Study Guide

The Mayor of Casterbridge Marriage

By Thomas Hardy

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That the man and woman were husband and wife, and the parents of the girl in arms, there could be little doubt. No other than such relationship would have accounted for the atmosphere of domesticity which the trio carried along with them like a nimbus as they moved down the road. (1.4)

This is the opening image of the novel: a man and woman walking down a road together, a child in the woman's arms. No one speaks. The man seems contemptuously indifferent to the wife and child. And yet, the narrator assures us that it's obvious that the two are married, because a marriage brings with it a kind of "nimbus" of "domesticity" that any outside person can detect. Why should marriage bring with it a "nimbus" (a cloud)? Sounds pretty ominous.

The ruin of good men by bad wives, and, more particularly, the frustration of many a promising youth's high aims and hopes, and the extinction of his energies, by an early imprudent marriage, was the theme. (1.25)

The man (who still hasn't been named yet) keeps harping, in public and in front of his wife, about what a pain marriage is. He makes generalizations about how wives ruin their husbands. We don't directly hear what the man is saying; the narrator describes it in general terms. This could have the effect of making the man's complaints seem more reasonable, or at least fairly commonplace.

For my part I don't see why men who have got wives, and don't want 'em, shouldn't get rid of 'em as these gipsy fellows do their old horses. (1.30)

The man takes things a little far when he makes a comparison between wives and "old horses."

"Will anybody buy her?" said the man.
"I wish somebody would," said she firmly. "Her present owner is not at all to her liking." (1.43-44)

From the beginning of the auction scene, it's clear that Susan thinks of her husband as a "master" in an economic sense, as well as a legal and moral one – she refers to him, with possible irony, as her "present owner".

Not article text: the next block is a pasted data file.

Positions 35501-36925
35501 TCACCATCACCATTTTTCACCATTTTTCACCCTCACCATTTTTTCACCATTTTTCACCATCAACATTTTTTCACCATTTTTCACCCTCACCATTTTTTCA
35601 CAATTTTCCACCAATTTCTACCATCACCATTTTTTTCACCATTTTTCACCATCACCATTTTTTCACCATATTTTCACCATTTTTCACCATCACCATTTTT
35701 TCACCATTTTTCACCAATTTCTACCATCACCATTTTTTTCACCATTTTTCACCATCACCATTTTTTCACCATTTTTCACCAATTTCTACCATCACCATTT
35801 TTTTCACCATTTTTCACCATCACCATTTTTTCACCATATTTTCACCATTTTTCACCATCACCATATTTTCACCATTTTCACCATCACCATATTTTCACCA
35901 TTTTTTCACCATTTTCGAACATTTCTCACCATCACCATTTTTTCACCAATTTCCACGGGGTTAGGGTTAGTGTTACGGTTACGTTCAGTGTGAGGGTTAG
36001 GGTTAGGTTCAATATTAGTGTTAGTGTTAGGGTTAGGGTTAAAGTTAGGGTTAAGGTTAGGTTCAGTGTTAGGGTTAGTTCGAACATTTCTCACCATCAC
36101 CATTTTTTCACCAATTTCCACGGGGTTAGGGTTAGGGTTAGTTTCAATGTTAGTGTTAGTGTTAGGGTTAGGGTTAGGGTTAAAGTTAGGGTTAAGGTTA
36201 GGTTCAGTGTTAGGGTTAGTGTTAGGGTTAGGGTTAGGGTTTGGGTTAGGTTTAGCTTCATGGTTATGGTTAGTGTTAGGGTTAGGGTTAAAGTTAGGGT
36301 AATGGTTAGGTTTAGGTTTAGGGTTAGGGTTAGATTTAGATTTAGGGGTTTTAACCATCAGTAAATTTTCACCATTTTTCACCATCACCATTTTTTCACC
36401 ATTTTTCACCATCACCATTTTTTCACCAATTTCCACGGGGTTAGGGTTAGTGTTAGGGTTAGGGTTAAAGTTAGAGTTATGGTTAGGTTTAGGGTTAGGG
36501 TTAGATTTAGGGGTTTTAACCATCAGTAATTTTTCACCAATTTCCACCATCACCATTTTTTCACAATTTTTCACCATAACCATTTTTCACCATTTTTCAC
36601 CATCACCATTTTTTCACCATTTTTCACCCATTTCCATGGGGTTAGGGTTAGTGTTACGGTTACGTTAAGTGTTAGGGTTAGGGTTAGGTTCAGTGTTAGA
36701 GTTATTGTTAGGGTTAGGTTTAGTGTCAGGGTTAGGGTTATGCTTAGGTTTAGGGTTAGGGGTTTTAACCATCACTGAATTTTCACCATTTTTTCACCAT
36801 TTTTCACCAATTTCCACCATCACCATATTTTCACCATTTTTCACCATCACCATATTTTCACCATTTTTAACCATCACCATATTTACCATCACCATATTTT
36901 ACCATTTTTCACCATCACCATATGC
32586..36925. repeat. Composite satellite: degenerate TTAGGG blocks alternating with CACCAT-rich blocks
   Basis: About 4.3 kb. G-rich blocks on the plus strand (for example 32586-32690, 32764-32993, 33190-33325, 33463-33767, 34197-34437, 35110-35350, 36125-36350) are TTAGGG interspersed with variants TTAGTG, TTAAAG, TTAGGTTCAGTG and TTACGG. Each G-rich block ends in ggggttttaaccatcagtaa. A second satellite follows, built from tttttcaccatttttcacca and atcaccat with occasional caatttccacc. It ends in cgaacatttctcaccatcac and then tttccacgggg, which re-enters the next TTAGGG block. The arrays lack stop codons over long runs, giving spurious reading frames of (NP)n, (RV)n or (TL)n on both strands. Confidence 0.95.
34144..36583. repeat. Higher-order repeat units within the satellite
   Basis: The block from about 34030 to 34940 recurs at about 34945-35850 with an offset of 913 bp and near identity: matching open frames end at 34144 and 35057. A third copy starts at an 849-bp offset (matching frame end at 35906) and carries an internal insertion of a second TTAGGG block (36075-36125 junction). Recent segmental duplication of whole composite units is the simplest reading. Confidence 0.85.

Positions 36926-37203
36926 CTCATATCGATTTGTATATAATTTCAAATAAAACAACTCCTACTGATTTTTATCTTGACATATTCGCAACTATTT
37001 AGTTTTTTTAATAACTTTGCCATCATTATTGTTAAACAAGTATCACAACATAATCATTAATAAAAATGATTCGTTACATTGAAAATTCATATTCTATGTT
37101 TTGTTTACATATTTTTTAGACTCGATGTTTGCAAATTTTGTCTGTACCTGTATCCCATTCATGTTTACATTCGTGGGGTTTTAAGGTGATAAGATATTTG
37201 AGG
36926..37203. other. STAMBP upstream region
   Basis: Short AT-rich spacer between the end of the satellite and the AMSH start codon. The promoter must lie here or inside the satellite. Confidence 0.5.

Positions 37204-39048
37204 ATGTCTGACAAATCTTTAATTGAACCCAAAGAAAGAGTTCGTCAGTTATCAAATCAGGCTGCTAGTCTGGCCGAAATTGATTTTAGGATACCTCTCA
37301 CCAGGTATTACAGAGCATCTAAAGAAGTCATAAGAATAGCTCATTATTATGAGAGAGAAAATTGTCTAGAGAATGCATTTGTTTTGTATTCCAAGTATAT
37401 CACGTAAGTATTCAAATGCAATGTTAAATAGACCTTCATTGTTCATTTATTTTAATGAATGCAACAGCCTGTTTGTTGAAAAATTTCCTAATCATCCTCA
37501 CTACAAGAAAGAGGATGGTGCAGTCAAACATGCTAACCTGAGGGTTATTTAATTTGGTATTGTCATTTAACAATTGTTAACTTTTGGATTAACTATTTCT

Seizing the sailor's arm with her right hand, and mounting the little girl on her left, she went out of the tent, sobbing bitterly, and apparently without a thought that she was not strictly bound to go with the man who had paid for her. (1.80)

Susan's innocence is important: she doesn't realize that the "wife sale" that just took place isn't legally binding. After all, you couldn't just buy and sell people like slaves in 19th century England. But Susan doesn't understand this. If she did, her departure with the sailor would be like running away with someone to commit adultery. Since Susan thinks the marriage has been legally and morally transferred, she is innocent of any intentional wrongdoing.

The sailor was now lost to them; and Susan's staunch, religious adherence to him as her husband, till her views had been disturbed by enlightenment, was demanded no more. (4.9)

We're never told that Susan loves the sailor, but she thinks it's her duty to stay with him "as her husband."

In 1705, a woman who had murdered her husband was half-strangled and then burnt there in the presence of ten thousand spectators. Tradition reports that at a certain stage of the burning her heart burst and leapt out of her body to the terror of them all. (11.5)

This is an odd and gory detail for the author to include in the description of the history of the Casterbridge Ring (the old Roman amphitheater). It's about a woman's sins being publicly punished, and the almost supernatural way her remorse and sorrow are shown to the world (her "heart burst").

He pressed on the preparations for his union, or rather re-union, with this pale creature in a dogged unflinching spirit which did credit to his conscientiousness. (13.8)

Henchard clearly thinks it is his duty to remarry Susan, even though he doesn't really care for her anymore. His "conscientiousness" and sense of duty are strong enough to force him to do what he can to make amends for the past.

Poor thing – better you had not known me! Upon my heart and soul, if ever I should be left in a position to carry out that marriage with thee, I ought to do it – I ought to do it, indeed! (18.9)

Again, Henchard feels that marriage is a matter of duty – something he ought to do to make amends for the past.

It was an odd sequence that out of all this wronging of social law came that flower of nature, Elizabeth. Part of his wish to wash his hands of life arose from his perceptions of its contrarious inconsistencies – of Nature's jaunty readiness to support bad social principles. (44.8)

This is a funny way of describing the wife sale – it was a "wronging of social law." Note that the narrator doesn't call marriage a "moral" or "religious" law. It's purely a social institution.

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